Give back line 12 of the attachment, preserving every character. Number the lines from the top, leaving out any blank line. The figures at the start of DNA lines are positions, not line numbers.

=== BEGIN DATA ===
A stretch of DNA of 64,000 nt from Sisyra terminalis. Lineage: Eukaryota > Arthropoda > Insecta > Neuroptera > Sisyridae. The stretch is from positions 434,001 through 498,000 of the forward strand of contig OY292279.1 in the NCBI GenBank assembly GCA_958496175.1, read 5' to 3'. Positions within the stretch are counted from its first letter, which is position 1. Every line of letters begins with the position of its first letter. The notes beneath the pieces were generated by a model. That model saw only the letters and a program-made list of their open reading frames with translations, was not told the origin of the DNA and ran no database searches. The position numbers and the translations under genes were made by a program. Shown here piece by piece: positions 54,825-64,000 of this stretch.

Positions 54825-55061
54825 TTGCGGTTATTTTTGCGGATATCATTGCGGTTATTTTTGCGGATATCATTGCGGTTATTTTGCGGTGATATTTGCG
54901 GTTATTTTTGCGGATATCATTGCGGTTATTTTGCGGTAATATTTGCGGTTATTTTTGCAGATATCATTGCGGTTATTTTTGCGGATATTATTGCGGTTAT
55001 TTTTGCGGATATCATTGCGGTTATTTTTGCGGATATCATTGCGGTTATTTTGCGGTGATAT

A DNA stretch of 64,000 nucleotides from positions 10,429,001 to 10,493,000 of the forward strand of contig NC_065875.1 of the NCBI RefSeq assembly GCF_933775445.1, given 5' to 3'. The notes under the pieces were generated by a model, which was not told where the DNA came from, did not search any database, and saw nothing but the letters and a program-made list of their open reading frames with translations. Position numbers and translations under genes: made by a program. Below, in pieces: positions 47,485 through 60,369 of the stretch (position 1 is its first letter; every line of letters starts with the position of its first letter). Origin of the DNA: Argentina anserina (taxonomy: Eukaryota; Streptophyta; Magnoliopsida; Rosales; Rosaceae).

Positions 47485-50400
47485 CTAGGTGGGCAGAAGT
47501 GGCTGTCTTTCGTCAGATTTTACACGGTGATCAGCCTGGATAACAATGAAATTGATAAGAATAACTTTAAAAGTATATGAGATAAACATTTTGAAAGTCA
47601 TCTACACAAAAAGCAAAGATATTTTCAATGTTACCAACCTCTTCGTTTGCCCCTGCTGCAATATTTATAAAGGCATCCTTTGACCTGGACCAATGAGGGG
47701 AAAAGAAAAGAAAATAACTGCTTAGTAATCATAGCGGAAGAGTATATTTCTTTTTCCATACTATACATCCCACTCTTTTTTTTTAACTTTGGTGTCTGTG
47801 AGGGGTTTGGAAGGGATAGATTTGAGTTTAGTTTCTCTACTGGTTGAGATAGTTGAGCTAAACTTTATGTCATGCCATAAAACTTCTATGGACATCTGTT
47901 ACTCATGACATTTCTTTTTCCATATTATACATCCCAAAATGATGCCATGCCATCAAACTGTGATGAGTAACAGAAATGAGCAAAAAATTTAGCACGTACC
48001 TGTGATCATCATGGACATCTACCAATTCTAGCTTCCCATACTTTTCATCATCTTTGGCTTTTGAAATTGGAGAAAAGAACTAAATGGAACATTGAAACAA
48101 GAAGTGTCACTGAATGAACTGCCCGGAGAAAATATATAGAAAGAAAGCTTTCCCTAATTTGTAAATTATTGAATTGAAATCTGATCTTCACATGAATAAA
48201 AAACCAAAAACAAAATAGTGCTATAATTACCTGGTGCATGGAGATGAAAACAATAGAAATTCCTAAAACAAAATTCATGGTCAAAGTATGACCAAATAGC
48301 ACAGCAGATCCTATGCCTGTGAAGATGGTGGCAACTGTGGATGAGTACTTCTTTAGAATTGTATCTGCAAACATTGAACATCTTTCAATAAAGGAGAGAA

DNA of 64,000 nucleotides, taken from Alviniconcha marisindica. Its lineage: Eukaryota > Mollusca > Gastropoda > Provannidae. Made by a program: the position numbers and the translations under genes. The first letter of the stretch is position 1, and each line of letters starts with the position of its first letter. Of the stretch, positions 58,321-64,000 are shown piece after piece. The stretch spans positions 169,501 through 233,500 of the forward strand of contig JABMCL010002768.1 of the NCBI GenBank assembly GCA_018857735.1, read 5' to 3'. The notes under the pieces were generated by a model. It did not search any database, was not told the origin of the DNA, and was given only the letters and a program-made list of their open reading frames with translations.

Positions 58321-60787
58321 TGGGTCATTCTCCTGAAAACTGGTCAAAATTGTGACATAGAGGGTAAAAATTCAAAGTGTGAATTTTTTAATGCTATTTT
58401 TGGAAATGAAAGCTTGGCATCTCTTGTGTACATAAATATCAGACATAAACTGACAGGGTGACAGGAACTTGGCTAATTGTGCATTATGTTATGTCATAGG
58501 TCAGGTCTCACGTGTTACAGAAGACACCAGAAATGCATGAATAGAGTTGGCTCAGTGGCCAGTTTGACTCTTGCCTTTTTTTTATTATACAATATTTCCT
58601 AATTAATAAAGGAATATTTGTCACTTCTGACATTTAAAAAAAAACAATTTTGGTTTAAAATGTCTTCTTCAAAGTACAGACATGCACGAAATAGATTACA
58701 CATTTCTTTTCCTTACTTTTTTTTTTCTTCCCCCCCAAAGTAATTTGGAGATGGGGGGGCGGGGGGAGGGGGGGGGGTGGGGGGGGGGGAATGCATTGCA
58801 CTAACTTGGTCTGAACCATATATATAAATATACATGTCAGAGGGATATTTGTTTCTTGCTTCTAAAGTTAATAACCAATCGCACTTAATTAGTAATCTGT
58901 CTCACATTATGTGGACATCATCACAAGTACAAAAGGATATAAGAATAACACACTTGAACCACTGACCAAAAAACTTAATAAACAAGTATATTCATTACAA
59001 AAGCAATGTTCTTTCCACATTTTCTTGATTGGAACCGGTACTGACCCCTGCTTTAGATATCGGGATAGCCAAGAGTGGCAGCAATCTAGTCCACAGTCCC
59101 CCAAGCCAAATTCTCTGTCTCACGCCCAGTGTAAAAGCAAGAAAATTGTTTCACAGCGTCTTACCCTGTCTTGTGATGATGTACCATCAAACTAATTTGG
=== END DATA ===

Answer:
47801 AGGGGTTTGGAAGGGATAGATTTGAGTTTAGTTTCTCTACTGGTTGAGATAGTTGAGCTAAACTTTATGTCATGCCATAAAACTTCTATGGACATCTGTT